COVID-19’s Effect on the Environment

Uchenna Bright is the Eastern States advocate of E2. She has an extensive background working in NRDC and experience developing multifaceted strategies to deliver lasting change while making sound economic decisions to successfully transform markets in a productive, sustainable way.

Sarah Simon, on the other hand, is the E2 New England chapter director of the state we at Parkaze call home. She has previously worked as Deputy Director of the Division of air quality at the Massachusetts Department of Environmental Protection and is currently the designated representative to the government Governor’s Implementation Advisory Committee, a public stakeholder group.

In this interview, we talked at length about the connections between business, clean energy, and parking.

 

Has COVID-19 impacted our environment in a positive manner?

Sarah: There are a lot of factors from COVID, because we’ve been destroying habitat, etc. But the transportation side of things, it looks like the emissions and the air pollution is way better than it was before COVID.

Part of the new problem is that as we all have to social distance, we’re all going to start relying on private cars for safety, from now on, and that’s a real challenge to her mobility, especially in Boston, the traffic congestion, that kind of thing.

Uchenna: Yeah, I would wholeheartedly agree with that. For any sort of positives you might see now on the transportation side could be completely erased. Once people start getting back out in their individual cars, the VMT (vehicle miles traveled) is gonna go up dramatically.

In order to reduce the vehicle miles, we’ll just have to share some more rides. You can do it in your own car with your own family pod. It’s just a temporary change in how we do our businesses and affairs. Hopefully, when this all subsides, there might be a rise again into our habits or behaviors that have led to this kind of situation.

What can we, being a startup here at Parkaze, do more as businesses from a smart energy perspective? How can we make more empowered decisions when it comes to sustainability?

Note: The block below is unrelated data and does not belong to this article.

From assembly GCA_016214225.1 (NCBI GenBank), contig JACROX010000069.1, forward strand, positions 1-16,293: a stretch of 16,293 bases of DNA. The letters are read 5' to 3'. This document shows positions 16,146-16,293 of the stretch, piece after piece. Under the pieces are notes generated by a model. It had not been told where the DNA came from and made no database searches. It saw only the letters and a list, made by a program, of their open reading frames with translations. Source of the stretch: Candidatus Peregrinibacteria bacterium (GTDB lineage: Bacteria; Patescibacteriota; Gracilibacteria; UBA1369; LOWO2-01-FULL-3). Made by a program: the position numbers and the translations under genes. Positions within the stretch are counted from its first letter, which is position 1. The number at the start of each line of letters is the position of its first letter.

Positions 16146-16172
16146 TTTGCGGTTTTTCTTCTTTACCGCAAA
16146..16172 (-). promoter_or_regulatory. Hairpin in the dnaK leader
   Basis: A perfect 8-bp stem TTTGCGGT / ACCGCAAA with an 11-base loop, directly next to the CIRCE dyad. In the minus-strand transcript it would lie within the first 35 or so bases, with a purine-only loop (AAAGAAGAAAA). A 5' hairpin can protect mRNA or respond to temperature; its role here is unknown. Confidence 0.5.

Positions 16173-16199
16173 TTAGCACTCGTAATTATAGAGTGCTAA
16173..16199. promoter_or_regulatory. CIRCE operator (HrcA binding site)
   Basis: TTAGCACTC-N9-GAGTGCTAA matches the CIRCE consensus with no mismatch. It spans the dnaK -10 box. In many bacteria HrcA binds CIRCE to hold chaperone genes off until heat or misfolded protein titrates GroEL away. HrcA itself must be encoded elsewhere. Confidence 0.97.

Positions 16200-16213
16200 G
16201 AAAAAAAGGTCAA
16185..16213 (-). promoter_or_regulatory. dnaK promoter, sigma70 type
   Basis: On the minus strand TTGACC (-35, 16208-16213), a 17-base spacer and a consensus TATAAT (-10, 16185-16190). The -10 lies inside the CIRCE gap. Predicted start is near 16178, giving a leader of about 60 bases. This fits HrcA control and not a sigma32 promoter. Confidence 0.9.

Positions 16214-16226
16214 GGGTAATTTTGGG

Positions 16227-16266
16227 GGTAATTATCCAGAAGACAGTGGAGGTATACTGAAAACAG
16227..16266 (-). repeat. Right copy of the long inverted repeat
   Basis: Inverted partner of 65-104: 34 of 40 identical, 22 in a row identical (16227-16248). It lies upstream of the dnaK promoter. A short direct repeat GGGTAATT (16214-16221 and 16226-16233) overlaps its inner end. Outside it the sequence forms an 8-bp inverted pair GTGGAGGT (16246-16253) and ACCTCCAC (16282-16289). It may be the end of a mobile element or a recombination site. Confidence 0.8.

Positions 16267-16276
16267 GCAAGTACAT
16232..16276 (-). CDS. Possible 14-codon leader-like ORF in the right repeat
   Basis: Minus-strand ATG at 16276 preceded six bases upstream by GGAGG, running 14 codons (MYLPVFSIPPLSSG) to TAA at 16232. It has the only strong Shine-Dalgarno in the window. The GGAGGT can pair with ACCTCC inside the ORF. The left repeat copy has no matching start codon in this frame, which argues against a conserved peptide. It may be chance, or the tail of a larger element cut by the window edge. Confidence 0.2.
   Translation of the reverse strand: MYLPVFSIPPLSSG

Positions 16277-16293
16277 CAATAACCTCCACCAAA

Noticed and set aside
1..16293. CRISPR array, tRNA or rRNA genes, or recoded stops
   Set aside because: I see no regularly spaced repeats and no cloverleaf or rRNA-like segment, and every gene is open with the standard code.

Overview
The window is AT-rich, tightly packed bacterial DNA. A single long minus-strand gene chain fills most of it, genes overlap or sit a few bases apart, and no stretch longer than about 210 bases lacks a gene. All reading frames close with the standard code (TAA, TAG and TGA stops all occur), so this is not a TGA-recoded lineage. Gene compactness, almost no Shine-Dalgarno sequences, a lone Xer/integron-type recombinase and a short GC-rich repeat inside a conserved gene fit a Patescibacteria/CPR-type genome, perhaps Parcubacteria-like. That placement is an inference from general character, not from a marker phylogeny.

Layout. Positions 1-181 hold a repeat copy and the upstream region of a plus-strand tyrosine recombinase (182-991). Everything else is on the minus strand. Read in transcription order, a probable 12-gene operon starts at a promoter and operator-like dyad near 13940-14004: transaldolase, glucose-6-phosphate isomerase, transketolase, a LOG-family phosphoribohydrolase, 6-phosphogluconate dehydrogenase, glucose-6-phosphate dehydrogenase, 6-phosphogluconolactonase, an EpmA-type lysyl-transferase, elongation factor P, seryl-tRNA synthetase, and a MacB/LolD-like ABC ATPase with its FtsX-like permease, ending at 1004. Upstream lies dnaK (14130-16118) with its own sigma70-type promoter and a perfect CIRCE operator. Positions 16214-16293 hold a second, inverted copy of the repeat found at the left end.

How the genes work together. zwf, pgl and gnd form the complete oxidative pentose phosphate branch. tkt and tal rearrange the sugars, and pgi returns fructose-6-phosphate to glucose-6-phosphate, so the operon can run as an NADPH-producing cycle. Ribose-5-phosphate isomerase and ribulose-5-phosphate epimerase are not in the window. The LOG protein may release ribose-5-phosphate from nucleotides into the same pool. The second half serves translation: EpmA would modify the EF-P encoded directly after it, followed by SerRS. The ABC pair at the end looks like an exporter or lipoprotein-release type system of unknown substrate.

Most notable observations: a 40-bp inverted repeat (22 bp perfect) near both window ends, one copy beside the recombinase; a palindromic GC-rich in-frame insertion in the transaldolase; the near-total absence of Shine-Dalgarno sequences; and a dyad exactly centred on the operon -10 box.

Uchenna: You can bring in more people. So for instance, in our Southeast chapter, we can have an event and people from North Carolina, South Carolina, Virginia can come and be a part of that conversation without actually traveling anywhere. Rethinking how we work, how we commute, and where we’re focusing our sort of intensity is our new thought pattern.

I completely agree that the nature of work and where we work will hopefully change. All these cars we have for commuting– and I will say that my last job, I was commuting 100 miles a day in my car, because there was no other way to get there– now the car itself stays unused for 95% of the time, if not more. The whole way we think about getting around has to change and how we design our cities to accommodate that and store these cars is very important. We have other better things to do with our streets: bicycling, walking and improving transit.

What are these challenges that Massachusetts, particularly you know, with Boston are facing in terms of the use of land, and the under utilization of parking to a better effect?

Sarah: You know, there’s been some resistance to that. It’s hard to make different lanes to think of our cars and our spaces differently. There’s been talk about more curbside pickup and delivery, whether it’s your whether it’s your Amazon delivery truck, which hopefully will all be electric soon, or your own picking up an official rideshare commercial business.

There’s a lot of different options that we have to think of really innovative stuff that we maybe can start thinking about now.

What would you say to new businesses or young businesses about being sustainable or eco-friendly?

Uchenna: I would say get involved. A huge part of our ability to get things done is our members, so our members advocate for policies, and their business voice has a huge impact on decision making. Because they understand the economic value of these policies that we’re pushing. It’s absolutely critical, from a membership standpoint, that our members be 100% involved in, in the the policies that we’re advocating for environmental entrepreneurs, our organization is individual members, individual people who are either building businesses or concerned about how business interacts in the in the culture.

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